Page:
With Focus On Thorough Testing, ISRO To Create Artificial Lunar Craters To Test Chandrayaan-3 Lander's Sensors

Swarajya Staff

Aug 28, 2020, 11:57 AM | Updated 11:56 AM IST

Lunar Crater Daedalus (representative image)  (Pic Via Wikipedia)
Lunar Crater Daedalus (representative image) (Pic Via Wikipedia)

In a bid to simulate the lunar surface on which the Chandrayaan-3 lander would land, the Indian Space Research Organisation (ISRO) will be creating artificial moon craters later this year in Ullarthi Kavalu, Chllakere, which is around 215 km from Bengaluru, reports Times of India.

The Chandrayaan-3 mission is expected to be launched by the ISRO next year.

The Indian space agency has already called for tenders and the process for identifying a firm for all the civil works is likely to be completed by end of this month or early September, a source was quoted by ToI as saying.

The construction of the craters, which would be 10 m in diameter and have 3 m depth, would reportedly cost ISRO at least Rs 24.2 lakh.

“The lander’s sensors will undergo a crucial test — Lander Sensor Performance Test (LSPT) — which will involve us flying the sensors on an aircraft over the artificial lunar site and see how efficient they are in guiding the lander,” a scientist was quoted as saying.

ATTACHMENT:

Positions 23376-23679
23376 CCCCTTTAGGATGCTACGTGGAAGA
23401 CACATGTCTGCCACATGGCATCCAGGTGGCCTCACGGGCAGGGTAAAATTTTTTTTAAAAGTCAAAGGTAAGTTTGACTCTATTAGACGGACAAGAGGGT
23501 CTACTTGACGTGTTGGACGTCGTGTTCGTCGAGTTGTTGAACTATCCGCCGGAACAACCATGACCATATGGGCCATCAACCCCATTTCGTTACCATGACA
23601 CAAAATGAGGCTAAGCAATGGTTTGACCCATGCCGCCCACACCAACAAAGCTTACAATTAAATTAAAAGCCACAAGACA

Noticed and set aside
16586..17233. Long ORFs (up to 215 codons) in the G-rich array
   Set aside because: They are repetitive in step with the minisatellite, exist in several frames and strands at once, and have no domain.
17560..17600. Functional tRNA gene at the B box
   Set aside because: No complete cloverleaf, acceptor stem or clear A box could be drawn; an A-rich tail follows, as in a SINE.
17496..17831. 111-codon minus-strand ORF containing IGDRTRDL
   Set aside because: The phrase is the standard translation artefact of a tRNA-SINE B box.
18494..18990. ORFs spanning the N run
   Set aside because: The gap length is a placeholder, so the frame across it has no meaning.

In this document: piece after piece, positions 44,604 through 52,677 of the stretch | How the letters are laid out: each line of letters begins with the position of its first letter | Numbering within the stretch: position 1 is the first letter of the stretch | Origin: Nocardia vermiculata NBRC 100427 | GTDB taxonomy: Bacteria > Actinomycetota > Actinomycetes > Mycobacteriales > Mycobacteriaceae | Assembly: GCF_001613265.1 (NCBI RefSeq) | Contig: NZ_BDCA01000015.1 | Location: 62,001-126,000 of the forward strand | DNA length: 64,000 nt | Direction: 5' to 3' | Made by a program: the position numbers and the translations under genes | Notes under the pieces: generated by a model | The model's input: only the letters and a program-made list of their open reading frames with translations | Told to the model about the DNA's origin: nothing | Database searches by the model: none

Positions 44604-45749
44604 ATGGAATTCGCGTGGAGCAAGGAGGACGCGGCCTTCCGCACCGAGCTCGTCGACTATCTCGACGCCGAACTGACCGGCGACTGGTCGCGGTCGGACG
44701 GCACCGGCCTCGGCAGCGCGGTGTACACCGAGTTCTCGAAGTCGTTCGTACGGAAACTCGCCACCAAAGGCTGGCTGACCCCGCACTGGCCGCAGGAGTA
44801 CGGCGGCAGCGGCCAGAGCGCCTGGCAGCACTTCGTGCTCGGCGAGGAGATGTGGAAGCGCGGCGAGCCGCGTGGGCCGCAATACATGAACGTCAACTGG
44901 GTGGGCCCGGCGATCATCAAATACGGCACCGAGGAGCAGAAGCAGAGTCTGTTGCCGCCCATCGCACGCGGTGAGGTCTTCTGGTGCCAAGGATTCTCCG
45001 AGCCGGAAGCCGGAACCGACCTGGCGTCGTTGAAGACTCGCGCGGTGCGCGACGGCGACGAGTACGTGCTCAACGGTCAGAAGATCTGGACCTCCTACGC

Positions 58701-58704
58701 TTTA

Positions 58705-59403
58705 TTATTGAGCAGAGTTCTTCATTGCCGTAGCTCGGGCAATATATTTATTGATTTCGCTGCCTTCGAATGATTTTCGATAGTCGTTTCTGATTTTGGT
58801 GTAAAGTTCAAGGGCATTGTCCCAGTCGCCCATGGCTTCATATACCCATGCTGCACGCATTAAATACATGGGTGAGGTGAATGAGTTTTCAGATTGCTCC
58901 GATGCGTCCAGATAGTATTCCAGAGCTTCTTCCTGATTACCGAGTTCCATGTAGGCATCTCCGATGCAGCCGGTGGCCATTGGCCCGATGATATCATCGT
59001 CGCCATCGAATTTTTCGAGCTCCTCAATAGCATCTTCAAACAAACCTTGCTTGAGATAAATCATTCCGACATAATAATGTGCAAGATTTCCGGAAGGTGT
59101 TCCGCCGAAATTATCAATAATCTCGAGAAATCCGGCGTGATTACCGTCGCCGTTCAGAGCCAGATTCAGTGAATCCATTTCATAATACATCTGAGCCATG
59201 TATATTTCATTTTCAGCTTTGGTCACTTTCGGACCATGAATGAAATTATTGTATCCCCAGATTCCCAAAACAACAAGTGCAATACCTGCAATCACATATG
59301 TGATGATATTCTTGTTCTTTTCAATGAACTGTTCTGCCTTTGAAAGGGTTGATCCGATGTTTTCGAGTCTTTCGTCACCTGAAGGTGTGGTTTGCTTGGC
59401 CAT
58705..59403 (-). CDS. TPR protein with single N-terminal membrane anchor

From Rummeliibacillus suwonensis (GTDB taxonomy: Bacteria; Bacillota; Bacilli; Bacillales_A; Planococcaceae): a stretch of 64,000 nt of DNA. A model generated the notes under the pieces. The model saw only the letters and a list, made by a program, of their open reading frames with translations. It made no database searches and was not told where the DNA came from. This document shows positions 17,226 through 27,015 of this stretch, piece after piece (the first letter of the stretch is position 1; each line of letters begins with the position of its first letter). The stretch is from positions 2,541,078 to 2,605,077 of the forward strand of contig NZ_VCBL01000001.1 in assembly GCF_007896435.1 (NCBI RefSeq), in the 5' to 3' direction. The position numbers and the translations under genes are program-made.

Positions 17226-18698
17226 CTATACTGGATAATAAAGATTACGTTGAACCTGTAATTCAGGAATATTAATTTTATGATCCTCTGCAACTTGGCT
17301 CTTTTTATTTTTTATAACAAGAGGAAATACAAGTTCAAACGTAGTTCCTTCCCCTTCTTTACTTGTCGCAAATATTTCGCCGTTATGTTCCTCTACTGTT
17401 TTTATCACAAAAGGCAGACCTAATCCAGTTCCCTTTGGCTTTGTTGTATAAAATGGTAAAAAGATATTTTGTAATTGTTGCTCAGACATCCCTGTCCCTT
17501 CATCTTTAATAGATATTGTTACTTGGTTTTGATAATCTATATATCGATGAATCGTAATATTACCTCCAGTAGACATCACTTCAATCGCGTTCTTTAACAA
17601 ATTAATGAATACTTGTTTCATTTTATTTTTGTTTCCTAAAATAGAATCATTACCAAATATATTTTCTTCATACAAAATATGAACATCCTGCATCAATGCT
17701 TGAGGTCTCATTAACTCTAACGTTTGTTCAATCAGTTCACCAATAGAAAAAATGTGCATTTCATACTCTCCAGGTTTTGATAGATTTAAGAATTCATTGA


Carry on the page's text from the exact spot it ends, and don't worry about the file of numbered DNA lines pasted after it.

India's third lunar mission, like the Chandrayaan-2, will also be highly-autonomous and will use multiple sensors including those designed to help the lander asses its height from the landing spot, decide velocity and keep the craft away from boulders and uneven surface.

During the test, the ISRO aircraft will descend from a height of 7 km over the artificial lunar surface. The sensors onboard the aircraft are expected to display their ability to guide the craft once it descends to a height of 2 km.

“The focus on thorough testing is higher than Chandrayaan-2 this time. We are even looking at testing a full-fledged lander at ISITE (Isro Satellite Integration and Test Establishment) in Bengaluru. As of today, we are not sure how feasible that would be, but the thinking is there," another scientist said.

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